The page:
What do you find are the details you're retouching again and again? Or do you opt for a documentary approach with no editing of these annoyances? 

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Dominic Deacon's picture

Self harm scars. It's a worry how often I find myself painting these out. I don't see them a lot in the real world but then I've got bad eyesight. Maybe I'm just missing them. But it's something I do day in, day out and it's not something I enjoy.

Kirk Darling's picture

I consider "I don't see them in the real world" a key to my retouching for portraits. I'm trying to convey my experience with that person through the image. I spend time getting to know my subjects, getting a rich experience of them. My basic philosophy for retouching their portrait is, "If I didn't experience it, it doesn't need to be there."

This rather draws from my beginnings as a painter: I never painted anything I didn't see (experience). In photography, when I've given myself plenty of time to experience the essence of my subject, I remove what I didn't "see," what wasn't part of that experience.

This also means I must strive to depict what I experienced that isn't necessarily visual and make it visual, such as an impish wit.

Ian Spencer's picture

I think one of the fundamentals is that in the real world our brain is a con man, it makes up most of what you see. (At arm's length the amount you see in detail is the size of a large coin yet we imagine we see a whole landscape in detail).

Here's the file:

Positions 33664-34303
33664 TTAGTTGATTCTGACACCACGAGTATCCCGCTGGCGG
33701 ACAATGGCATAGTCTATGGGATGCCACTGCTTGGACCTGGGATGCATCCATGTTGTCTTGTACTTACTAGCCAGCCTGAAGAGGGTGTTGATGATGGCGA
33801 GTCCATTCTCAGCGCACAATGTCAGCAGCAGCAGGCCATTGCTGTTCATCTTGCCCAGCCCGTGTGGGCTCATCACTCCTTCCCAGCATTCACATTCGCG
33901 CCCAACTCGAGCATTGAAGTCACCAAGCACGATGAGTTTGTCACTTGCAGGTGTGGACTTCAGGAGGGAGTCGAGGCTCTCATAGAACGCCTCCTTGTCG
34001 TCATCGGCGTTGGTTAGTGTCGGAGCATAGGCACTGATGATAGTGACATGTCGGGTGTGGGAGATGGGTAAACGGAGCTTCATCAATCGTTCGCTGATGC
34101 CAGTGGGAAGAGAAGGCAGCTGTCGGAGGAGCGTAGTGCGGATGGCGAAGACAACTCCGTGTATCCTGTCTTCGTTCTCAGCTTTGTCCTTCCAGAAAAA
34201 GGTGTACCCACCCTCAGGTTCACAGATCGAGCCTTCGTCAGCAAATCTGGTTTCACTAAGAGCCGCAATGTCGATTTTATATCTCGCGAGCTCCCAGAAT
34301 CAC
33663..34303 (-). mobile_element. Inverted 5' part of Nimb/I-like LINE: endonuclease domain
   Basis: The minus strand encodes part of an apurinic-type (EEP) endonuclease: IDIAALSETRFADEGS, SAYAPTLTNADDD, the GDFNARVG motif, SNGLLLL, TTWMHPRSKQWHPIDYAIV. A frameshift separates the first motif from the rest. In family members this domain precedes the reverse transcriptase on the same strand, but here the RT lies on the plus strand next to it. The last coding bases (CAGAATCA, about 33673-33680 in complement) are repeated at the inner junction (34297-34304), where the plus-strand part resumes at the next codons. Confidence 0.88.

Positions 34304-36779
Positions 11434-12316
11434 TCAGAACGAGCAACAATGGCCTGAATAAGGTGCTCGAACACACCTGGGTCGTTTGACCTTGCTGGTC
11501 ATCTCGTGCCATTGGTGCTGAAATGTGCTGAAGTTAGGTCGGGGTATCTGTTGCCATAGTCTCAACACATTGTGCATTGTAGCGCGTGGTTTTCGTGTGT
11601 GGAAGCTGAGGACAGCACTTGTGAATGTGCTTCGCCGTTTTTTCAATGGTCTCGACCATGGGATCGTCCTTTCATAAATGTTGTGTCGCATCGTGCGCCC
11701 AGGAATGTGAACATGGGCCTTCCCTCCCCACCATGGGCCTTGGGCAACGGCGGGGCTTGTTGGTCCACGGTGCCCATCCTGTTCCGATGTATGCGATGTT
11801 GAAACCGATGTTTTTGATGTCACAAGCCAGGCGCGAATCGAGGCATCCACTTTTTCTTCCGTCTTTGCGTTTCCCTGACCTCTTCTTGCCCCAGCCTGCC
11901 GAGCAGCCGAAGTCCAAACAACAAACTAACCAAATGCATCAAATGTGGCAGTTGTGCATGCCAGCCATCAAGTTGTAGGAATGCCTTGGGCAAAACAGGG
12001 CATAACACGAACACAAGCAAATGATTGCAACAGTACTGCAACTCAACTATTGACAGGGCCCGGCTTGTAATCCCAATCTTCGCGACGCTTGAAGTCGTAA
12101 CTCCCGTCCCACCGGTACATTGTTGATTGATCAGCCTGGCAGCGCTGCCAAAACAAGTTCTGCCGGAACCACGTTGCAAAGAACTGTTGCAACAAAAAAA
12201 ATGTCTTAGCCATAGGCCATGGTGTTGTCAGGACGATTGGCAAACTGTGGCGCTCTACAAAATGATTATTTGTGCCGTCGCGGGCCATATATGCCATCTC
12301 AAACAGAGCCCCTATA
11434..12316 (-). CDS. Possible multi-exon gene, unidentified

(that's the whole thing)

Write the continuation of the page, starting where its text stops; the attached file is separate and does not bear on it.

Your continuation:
On a photograph, you view it differently, you have time to scan and investigate, so it is legitimate to remove detail that most people would say, "I never noticed that." whether that is light switches, zits or street furniture.

The other question is, are you making art or a documentary record. It may be impossible to take a shot of a church without a powerline running across it. Is it wrong to remove an intrusive and thoughtless intervention that interrupts our appreciation of something? Oddly, the brain can be quite good at filtering out irrelevances in real life, yet seems attracted to them in a picture (after all, how often have you taken a photo and only spotted the irritation after examining it?).

Michelle Maani's picture

Wow, I've never thought about that. My daughter went through a really dark period where she was cutting herself often. Now she doesn't seem to have any compunction about showing her arms as they are, scars and all. No one dares to ask her about them, so maybe she's not really aware how visible they are. Every time I see them I feel a vise on my heart. I don't know how she'd feel about having them erased. I'll have to look at the pictures she did while modeling for a professional photographer to see if the pose hid them, or if they were erased. If I were to pay for portraits of her, I'd probably be glad they were erased. But maybe she's proud she overcame her problems.

Dominic Deacon's picture

My usual rule with retouching is that if its permanent (eg a birthmark) it stays and if its temporary (eg a pimple) it goes. I make an exception for these kind of scars. Not sure if that's the wrong thing to do but I've never had a client request that I put them back.